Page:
Baby Beats: This band is hip deep in cool music for children, San Jose Mercury News, 6 Sep 2007, Yoshi Kato.
A spate of commenters have been using the word cool, a word I use frequently myself. I had always thought cool originated with the jazz and beatnik movements that thrived at the end of WWII. I have vague memories of the phrase “Cool, Daddy-O!” cropping up in old Elvis movies or on that hip detective show 77 Sunset Strip. They all helped take the word mainstream, but its origins go back much farther, according to the Oxford English Dictionary.
cool, adj: excellent, a slang superlative meant to indicate approval or to suggest exceptional qualities. Originally used by African-Americans, e.g. 1884, J A Harrison’s book Negro English, “Interjections… Dat’s cool!” Noted in the July 3, 1948 edition of the New Yorker, “The bebop people have a language of their own… Their expressions of approval include ‘cool’!”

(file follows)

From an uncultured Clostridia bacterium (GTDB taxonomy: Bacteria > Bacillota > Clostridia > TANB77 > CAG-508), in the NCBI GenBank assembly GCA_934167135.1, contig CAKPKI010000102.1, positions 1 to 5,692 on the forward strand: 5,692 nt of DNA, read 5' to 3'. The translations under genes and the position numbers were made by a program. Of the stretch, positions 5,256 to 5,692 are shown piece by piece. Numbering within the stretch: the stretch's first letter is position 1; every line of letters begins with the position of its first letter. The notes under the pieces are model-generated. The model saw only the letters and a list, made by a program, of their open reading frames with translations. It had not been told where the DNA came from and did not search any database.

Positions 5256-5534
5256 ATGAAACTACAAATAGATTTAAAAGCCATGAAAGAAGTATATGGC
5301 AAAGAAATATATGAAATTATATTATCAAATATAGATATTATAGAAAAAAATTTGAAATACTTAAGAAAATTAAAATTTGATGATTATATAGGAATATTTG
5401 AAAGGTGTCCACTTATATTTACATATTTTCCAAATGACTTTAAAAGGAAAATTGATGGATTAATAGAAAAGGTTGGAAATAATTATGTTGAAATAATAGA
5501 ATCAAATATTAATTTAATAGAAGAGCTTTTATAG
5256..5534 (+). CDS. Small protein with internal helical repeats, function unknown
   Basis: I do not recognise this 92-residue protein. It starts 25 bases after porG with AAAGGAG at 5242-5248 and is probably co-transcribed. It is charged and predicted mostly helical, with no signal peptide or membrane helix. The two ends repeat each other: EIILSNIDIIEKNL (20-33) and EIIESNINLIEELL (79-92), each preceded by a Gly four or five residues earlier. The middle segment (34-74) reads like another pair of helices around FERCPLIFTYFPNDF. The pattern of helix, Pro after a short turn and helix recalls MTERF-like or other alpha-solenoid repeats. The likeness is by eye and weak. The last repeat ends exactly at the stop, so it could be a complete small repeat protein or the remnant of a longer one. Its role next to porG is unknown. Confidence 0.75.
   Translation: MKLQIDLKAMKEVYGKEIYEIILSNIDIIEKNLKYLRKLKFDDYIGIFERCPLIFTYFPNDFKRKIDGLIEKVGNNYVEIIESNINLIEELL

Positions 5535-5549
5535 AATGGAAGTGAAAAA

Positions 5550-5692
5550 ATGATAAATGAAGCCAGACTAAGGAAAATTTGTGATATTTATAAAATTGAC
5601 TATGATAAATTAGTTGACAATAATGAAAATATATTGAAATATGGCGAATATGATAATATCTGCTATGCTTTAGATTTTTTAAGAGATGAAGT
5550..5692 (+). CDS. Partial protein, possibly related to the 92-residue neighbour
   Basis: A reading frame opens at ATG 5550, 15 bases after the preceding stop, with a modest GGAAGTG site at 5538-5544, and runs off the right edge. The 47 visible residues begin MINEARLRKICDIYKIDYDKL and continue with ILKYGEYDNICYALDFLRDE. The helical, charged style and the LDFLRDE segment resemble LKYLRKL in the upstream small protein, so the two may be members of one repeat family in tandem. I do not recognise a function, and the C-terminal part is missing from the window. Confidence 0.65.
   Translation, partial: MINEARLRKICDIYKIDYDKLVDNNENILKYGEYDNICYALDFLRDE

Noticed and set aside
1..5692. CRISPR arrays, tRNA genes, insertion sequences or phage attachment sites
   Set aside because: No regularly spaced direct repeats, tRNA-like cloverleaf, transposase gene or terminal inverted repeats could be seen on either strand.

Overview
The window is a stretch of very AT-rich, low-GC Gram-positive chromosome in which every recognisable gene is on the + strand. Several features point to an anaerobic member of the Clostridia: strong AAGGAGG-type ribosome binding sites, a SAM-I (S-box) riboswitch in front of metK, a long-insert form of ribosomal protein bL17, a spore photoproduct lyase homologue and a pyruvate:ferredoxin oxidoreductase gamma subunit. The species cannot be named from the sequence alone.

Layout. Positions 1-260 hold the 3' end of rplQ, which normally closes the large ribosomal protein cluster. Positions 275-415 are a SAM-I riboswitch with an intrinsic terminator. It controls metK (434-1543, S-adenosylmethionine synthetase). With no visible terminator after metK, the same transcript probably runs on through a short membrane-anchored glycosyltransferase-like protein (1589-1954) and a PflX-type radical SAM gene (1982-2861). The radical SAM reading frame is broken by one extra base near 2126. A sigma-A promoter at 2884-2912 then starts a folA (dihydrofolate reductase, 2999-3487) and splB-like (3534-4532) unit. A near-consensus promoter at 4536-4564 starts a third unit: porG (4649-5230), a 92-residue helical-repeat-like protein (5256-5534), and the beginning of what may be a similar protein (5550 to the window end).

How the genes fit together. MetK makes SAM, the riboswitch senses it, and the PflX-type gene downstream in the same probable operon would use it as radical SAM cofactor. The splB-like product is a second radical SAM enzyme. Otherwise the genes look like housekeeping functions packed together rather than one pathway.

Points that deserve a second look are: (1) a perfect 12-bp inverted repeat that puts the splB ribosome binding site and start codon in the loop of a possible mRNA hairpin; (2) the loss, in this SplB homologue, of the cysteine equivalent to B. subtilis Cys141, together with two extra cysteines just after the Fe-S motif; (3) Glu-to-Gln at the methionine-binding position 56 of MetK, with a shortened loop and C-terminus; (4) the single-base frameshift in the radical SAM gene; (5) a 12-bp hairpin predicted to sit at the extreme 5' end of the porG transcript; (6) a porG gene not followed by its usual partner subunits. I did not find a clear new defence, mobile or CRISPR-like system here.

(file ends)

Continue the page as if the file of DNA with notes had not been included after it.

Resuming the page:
Cool seems to be that rare slang term that has entered the mainstream. Way cool!
Yeah, man 🙂
Recently, I wrote “Cool or what?” in a blog, which seemed more effective than “Don’t you think this topic is interesting?” Thank the Lord for slang because it delivers some of us from boring writing.
um… Cool? 😛
I hope that all is well with you. I miss your posting.
Blessings in Christ,